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Mahabharata of Krishna-Dwaipayana Vyasa
translated by Kisari Mohan Ganguli

Mahabharata of Vyasa (Badarayana, krishna-dwaipayana) translated by Kisari Mohan Ganguli is perhaps the most complete translation available in public domain. Mahabharata is the most popular scripture of Hindus and Mahabharata is considered as the fifth veda. We hope this translation is helping you.

Section CCXXVIII

(Khandava-daha Parva continued)

"Vaisampayana said, 'Then those foremost of car-warriors (Krishna and Arjuna), riding in their cars and placing themselves on opposite sides of that forest, began a great slaughter, on all sides, of the creatures dwelling in Khandava. At whatever point any of the creatures residing in Khandava could be seen attempting to escape, thither rushed those mighty heroes (to prevent its flight). Indeed those two excellent cars seemed to be but one, and the two warriors also therein but one individual. And while the forest was burning, hundreds and thousands of living creatures, uttering frightful yells, began to run about in all directions. Some had particular limbs burnt, some were scorched with excessive heat, and some came out, and some ran about from fear. And some clasping their children and some their parents and brothers, died calmly without, from excess of affection, being able to abandon these that were dear to them. And many there were who biting their nether lips rose upwards and soon fell whirling into the blazing element below. And some were seen to roll on the ground with wings, eyes, and feet scorched and burnt. These creatures were all seen to perish there almost soon enough. The tanks and ponds within that forest, heated by the fire around, began to boil; the fishes and the tortoises in them were all seen to perish. During that great slaughter of living creatures in that forest, the burning bodies of various animals looked as if fire itself had assumed many forms. The birds that took wings to escape from that conflagration were pierced by Arjuna with his shafts, and cut into pieces, they fell down into the burning element below. Pierced all over with Arjuna's shafts, the birds dropped down into the burning forest, uttering loud cries. The denizens of the forest, struck with those shafts, began to roar and yell. The clamour they raised was like unto the frightful uproar heard during the churning of the ocean (in days of yore). The mighty flames of the blazing fire reaching the firmament, caused great anxiety to the celestials themselves. Then all the illustrious dwellers in heaven went in a body unto him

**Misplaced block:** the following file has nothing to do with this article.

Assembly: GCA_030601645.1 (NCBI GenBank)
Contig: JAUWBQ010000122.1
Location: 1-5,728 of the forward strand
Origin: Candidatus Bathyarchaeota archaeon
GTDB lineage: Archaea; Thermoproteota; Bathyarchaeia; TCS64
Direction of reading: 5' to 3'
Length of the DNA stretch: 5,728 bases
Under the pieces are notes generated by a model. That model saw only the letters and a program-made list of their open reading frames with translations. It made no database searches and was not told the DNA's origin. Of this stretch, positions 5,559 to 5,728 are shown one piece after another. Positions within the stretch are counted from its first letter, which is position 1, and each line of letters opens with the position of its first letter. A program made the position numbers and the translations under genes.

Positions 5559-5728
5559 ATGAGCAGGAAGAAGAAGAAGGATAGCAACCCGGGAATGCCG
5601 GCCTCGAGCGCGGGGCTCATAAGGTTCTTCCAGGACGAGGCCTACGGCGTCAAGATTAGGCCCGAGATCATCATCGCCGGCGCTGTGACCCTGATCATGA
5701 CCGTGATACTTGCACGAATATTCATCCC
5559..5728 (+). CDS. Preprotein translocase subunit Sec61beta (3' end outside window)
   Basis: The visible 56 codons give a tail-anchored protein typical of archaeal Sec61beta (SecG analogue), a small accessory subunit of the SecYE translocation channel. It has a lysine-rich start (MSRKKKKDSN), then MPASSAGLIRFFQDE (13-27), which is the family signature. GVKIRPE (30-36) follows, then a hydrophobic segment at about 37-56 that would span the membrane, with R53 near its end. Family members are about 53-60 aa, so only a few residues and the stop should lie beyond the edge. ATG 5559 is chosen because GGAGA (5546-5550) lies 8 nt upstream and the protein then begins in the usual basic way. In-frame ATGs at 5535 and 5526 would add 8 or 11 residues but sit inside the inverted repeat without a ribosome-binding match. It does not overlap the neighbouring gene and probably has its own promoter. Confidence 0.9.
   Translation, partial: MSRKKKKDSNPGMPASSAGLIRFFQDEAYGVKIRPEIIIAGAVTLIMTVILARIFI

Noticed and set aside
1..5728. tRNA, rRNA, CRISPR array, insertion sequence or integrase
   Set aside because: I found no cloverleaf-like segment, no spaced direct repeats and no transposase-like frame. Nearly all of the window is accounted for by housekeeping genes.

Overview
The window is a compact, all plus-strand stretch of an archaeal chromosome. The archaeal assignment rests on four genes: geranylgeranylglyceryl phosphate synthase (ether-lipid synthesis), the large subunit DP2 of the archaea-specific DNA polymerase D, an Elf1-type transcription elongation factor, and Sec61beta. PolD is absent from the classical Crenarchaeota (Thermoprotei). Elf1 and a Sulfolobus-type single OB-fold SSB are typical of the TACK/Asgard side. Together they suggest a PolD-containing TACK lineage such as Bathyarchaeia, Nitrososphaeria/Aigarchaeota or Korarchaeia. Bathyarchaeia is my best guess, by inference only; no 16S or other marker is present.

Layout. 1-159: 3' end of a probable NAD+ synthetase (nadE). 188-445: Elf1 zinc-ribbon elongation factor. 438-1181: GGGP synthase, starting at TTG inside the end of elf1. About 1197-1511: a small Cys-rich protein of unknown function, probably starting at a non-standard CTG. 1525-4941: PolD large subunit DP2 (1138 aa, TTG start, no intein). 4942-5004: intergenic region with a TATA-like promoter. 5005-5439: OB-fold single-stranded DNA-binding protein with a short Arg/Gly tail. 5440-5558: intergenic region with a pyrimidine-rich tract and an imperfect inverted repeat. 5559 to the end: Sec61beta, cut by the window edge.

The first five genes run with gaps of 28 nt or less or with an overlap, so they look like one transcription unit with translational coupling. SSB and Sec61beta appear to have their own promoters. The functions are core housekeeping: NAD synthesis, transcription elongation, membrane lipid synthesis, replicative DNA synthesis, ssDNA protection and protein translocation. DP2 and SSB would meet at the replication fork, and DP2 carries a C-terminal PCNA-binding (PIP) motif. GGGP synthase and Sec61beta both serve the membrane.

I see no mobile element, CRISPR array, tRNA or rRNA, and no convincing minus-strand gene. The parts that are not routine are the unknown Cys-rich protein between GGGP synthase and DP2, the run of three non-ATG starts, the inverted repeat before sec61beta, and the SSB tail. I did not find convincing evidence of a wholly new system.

p. 442

of a hundred sacrifices and thousand eyes, viz., their chief, that grinder of Asuras. Approaching Indra, the celestial said, 'Why, O lord of immortals, doth Agni burn these creatures below? Hath the time come for the destruction of the world?'

"Vaisampayana continued, 'Hearing these words of the gods, and himself beholding what Agni was doing, the slayer of Vritra set out for the protection of the forest of Khandava. And Vasava, the chief of the celestials soon covering the sky with masses of clouds of every kind began to shower upon the burning forest. Those masses of clouds by hundreds and thousands, commanded by Indra began to pour rain upon Khandava in showers thick as the flag-staffs of battle-cars. But the showers were all dried up in the sky itself by the heat of the fire and could not, therefore, reach the fire at all! Then the slayer of Namuchi, getting angry with Agni, collected huge masses of clouds and caused them to yield a heavy downpour. Then with the flames contending with those heavy showers, and with masses of clouds overhead, that forest, filled with smoke and flashes of lightning, became terrible to behold.'"





 
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